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Perfomance Improvement Plan 

A Performance Improvement Plan (PIP) is a structured system or tool used to progressively and consistently monitor the performance of employees who are below expectations to address their unsatisfactory performance. It is also used to protect employers against unfair dismissal claims. 

Plans for performance improvement are regularly suggested as a result of performance appraisals. As a result, if an employer thinks that, after a performance review process, there is a gap between an employee’s actual performance and the expected level of performance, it should document performance difficulties and proceed to place the employee on PIP. Employers who do not manage employee performance, particularly through appraisals, lack the moral authority to inform employees that they have underperformed. 

Before conducting any disciplinary proceedings related to performance issues, an employer must provide evidence such as performance appraisals, written warning letters, and performance improvement plans to substantiate allegations of poor performance. 

The establishment and use of PIPs are not provided for in any legislation. The time limit in which PIP should operate is not laid down.  

Courts in Kenya have underlined some conditions that must be met for PIPs to be valid and enforceable. These include: 

  • Explain the unsatisfactory performance and what needs to be improved. 
  • Give clear targets and specify the desired performance in terms of either quality or quantity. 
  • Create an action plan that adheres to the SMART principles. PIP durations are either 90, 120, or 180 days and the period can be extended if the targets are not achieved. 
  • Describe the tools at the employee’s disposal to help them achieve their goals, such as coaching or training. 
  • Permit a periodic, objective review of performance, and inform the employee how their performance will be monitored. 
  • Explain to the employee that further disciplinary action will be taken if the expected performance is not achieved. 

The following indicators could point to an unjust PIP: 

  • If you have a good track performance  
  • Unclear targets 
  • Poor relationship with your supervisor  

Every meeting and communication that took place during the PIP should be documented by the employer. These documents are essential proof of whether the PIP process was successful or not. Employees should receive regular performance reviews from their employers, and the records should be kept and shared with them.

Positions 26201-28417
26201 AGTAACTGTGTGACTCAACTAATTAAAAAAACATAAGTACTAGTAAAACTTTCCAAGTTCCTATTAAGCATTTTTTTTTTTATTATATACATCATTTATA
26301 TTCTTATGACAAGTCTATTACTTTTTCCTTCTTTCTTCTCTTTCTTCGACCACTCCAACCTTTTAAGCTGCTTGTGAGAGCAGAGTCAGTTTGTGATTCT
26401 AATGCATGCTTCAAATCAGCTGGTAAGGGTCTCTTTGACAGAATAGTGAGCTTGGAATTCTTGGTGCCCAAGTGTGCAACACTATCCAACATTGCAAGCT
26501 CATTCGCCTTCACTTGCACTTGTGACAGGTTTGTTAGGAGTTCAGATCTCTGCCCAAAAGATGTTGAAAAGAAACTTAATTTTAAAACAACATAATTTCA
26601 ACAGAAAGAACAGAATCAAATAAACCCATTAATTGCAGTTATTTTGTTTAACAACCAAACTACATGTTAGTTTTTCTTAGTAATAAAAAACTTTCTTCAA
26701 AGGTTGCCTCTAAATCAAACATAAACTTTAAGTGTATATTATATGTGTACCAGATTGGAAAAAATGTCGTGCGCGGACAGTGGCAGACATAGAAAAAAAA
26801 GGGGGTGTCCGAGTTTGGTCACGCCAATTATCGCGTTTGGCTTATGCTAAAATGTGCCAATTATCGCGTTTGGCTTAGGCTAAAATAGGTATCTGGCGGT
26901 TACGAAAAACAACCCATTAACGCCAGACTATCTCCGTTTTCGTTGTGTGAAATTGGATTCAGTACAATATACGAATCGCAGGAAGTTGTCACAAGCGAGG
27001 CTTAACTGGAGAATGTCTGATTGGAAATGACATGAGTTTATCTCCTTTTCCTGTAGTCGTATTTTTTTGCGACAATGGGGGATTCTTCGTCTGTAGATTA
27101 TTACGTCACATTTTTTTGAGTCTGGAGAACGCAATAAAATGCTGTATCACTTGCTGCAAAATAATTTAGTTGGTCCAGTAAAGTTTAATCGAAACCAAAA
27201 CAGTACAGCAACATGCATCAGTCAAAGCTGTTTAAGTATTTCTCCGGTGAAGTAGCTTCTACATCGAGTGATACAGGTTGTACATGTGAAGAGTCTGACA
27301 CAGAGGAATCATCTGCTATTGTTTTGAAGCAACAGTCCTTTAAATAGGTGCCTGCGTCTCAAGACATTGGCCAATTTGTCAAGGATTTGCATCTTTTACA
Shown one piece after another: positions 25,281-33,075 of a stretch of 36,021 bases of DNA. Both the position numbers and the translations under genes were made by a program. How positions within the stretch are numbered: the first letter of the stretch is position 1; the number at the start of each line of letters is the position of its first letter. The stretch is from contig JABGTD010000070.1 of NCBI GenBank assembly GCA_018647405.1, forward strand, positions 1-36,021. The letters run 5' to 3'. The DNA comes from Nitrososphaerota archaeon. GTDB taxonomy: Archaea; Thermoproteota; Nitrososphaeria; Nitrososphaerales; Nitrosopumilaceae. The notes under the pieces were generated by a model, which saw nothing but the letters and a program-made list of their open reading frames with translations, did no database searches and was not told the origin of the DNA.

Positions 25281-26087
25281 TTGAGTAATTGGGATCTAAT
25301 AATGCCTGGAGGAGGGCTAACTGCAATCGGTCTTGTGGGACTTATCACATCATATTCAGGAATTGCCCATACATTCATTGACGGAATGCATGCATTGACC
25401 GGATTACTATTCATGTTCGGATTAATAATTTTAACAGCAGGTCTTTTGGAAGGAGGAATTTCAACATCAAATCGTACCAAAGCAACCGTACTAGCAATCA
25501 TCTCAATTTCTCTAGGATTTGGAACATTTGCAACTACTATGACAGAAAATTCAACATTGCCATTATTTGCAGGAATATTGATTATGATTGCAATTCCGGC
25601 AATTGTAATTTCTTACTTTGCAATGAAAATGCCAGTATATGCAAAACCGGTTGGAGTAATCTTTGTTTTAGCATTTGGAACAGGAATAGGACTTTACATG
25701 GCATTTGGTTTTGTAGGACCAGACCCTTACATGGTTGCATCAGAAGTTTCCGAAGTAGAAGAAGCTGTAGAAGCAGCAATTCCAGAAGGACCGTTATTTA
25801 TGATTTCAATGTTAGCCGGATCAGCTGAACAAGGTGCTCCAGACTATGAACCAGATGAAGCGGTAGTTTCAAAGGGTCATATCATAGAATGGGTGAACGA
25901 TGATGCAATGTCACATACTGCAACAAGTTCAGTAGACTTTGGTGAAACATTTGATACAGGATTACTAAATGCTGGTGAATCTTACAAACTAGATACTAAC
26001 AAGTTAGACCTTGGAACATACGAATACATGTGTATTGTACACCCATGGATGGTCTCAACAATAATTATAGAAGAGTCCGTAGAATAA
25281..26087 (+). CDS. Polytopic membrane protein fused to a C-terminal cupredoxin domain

Employment and Labour Relations Court (ELRC) Rulings

A supervisor’s opinion made without the employee’s input cannot be considered a performance appraisal. As stated in Jane Wairimu Machira v. Mugo Waweru & Associates ELRC No.621 of 2012, if there may be a disagreement between the employee and supervisor over the outcome of the performance review, the disagreement must be documented to indicate that an appraisal took place. 

Performance is gauged based on acceptable quality and compliance with the employer’s operating procedures, sufficient employee effort, and ability to perform a job at the expected level as per the disposition in Kenya Petroleum Oil Workers Union vs. Kenya Petroleum Refineries Union, ELRC No. 68/2013  

As determined in Maina Mwangi vs. Thika Coffee Mills Ltd, ELRC No. 2177/2012, the employee must be made aware of the set performance targets after they have been established if he/she is to be held accountable and responsible for non-achievement. Although it may never be instantaneous, poor performance is a reason for dismissal, not insubordination. Poor performance only covers the output components, as opposed to insubordination, which also focuses on the employee’s behavior. Therefore, poor performance requires a different approach. 

According to the ruling in Kenya Petroleum Oil Workers Union vs. Kenya Petroleum Refineries Union, ELRC No. 68/2013, performance is evaluated based on acceptable quality, adherence to employer operating procedures, and the ability to perform a job at the expected level. 

Summary and Conclusion

The PIP implementation is guided by the following 4 phases: 

  1. Identification of the problem or performance issues 
  2. Development of the plan 
  3. Conducting the plan 
  4. Conclusion

If an employee and his supervisor disagree either on the conduct or outcome of the performance appraisal, a grievance presents itself and the employer must provide an objective forum for the resolution of the grievance according to their internal policies. It should be noted that if an employee meets the objectives of PIP, an employer is bound to close PIP and allow the employee to resume his/her normal duties. However, if the employee does not achieve the desired results after the PIP duration lapses, the employer can commence the disciplinary hearing process.